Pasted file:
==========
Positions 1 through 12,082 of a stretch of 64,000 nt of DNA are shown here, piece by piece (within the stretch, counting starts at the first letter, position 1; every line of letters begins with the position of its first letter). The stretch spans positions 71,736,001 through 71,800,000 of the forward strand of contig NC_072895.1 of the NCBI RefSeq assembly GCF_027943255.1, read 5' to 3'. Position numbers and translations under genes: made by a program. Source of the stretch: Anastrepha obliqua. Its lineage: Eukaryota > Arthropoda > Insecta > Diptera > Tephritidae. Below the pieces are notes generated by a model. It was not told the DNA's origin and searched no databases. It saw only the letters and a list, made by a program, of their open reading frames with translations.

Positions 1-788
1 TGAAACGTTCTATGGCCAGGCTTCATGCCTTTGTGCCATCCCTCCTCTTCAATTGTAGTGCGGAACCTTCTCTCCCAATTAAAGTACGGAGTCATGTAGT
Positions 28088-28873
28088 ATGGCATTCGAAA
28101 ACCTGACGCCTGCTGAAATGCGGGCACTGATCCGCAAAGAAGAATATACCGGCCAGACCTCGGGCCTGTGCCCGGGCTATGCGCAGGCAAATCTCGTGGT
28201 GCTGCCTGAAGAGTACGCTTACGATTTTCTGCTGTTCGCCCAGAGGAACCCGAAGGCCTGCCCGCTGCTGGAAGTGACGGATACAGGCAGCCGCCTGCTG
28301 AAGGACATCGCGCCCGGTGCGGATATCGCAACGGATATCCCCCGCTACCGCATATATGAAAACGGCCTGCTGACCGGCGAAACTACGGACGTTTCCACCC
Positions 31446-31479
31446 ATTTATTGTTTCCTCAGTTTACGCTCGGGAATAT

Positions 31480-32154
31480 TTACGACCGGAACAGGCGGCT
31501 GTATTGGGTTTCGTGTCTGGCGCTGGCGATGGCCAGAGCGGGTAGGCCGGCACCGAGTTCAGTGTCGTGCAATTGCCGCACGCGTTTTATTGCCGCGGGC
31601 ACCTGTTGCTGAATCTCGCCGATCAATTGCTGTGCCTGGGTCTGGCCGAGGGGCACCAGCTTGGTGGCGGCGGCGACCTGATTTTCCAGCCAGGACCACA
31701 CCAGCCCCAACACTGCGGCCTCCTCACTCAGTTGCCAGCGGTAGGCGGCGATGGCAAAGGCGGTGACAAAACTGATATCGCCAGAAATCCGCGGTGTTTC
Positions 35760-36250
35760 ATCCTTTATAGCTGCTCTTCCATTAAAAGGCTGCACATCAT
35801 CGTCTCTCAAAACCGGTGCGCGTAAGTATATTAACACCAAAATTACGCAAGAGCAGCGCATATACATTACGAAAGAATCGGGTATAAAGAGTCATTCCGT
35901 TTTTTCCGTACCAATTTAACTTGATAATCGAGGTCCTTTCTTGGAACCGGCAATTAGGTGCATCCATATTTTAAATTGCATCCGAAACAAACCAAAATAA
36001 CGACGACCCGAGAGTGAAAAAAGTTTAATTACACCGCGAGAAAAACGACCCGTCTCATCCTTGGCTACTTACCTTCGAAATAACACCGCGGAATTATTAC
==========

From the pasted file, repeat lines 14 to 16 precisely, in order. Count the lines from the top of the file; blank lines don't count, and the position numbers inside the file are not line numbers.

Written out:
31601 ACCTGTTGCTGAATCTCGCCGATCAATTGCTGTGCCTGGGTCTGGCCGAGGGGCACCAGCTTGGTGGCGGCGGCGACCTGATTTTCCAGCCAGGACCACA
31701 CCAGCCCCAACACTGCGGCCTCCTCACTCAGTTGCCAGCGGTAGGCGGCGATGGCAAAGGCGGTGACAAAACTGATATCGCCAGAAATCCGCGGTGTTTC
Positions 35760-36250